Although I appreciate your effort to warn others, I have to wonder about the scientific method you applied by stuffing it in the wife's purse.
I'm gonna ass-u-me that your wife's purse may have been down below, or stowed somewhere, or that there could have been other things in the purse that may have effected the GPS antenna like getting lodged under a cell phone, etc. That antenna needs a line of sight to the sky to work properly.
I would say this is not a very scientific method of judging a GPS unit. Again, I think you had the best intentions.
Like many assumptions, it is a little off the mark. It wasn't actually a purse (I was trying to keep my wording simple) - it was her canvas beach bag that held hats, sunscreen, snorkels, etc., and was sitting in the cockpit the whole time. The GPS signal was perfectly fine - 8 or more satellites at all times. This GPS is extremely sensitive, and even gets a reliable signal in the middle of my house. I have no reason to doubt the reliability of the tracks.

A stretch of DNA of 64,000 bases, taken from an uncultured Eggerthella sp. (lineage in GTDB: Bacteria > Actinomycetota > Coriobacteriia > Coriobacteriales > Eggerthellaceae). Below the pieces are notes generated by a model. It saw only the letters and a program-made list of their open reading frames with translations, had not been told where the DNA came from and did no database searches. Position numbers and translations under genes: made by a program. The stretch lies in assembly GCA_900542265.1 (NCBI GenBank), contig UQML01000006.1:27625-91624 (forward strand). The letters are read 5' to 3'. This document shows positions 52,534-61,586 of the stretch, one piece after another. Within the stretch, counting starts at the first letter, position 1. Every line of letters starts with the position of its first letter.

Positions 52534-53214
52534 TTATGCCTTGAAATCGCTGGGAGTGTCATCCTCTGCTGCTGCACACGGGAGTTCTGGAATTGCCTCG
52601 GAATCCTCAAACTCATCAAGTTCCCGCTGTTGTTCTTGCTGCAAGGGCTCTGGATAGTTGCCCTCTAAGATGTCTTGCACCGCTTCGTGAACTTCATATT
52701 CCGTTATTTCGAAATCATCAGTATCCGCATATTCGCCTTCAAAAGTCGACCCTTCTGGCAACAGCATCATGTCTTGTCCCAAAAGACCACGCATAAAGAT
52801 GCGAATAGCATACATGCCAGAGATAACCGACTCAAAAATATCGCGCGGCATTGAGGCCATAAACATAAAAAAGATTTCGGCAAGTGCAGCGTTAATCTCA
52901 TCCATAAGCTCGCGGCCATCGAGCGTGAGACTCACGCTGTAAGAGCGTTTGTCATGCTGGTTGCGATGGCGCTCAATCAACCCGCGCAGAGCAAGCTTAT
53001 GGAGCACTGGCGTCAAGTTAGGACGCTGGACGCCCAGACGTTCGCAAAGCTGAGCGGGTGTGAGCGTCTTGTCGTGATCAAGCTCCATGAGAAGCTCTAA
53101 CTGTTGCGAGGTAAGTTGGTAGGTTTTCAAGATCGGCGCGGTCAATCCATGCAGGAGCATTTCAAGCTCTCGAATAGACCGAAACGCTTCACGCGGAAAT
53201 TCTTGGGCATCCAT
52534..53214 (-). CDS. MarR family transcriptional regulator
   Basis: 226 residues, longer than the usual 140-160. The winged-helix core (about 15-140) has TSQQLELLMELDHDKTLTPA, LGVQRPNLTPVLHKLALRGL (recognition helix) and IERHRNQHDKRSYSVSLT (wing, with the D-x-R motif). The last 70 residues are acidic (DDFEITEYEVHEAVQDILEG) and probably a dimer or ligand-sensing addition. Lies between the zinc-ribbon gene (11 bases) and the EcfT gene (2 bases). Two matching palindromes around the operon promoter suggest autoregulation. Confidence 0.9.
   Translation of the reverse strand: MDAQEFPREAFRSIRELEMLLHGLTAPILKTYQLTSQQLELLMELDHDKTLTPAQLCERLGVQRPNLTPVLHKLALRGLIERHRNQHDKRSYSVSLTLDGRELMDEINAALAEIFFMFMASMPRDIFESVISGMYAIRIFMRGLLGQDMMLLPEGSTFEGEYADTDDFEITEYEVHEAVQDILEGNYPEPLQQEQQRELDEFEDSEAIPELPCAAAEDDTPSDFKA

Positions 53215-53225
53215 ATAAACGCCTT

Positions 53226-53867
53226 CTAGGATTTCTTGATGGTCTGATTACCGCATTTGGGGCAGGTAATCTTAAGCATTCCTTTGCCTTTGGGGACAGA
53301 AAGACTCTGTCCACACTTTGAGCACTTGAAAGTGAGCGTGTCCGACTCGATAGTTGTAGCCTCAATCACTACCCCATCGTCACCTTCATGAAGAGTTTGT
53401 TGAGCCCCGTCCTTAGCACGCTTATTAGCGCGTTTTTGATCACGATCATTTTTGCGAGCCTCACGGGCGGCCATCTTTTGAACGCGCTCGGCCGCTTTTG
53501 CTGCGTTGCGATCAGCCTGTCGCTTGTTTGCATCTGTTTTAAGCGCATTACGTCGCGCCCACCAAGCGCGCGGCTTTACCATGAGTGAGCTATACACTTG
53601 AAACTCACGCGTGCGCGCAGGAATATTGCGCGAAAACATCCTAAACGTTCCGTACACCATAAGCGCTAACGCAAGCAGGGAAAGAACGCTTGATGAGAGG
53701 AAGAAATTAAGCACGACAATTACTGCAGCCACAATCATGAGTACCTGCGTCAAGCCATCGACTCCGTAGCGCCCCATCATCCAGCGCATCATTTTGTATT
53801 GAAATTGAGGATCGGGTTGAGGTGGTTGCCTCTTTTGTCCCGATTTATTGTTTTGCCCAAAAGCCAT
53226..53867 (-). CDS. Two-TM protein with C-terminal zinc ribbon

Even if the track was a little off, it was exactly the same track on all three examples that I showed above, which means that the disagreement between the three charts can only be attributed to the charts. If you look at the track from the whole day trip, where we passed close by Cooper, Norman, Peter Islands, etc., it is clear that the NGA chart was significantly more accurate. The Garmin and NOAA charts showed us going over ground on numerous occasions, and the NGA chart agreed completely with our DR positions.
I believe that NGA makes the intelligence maps that guide our Navy vessels and cruise missiles, so I'm betting on them to have the best chart.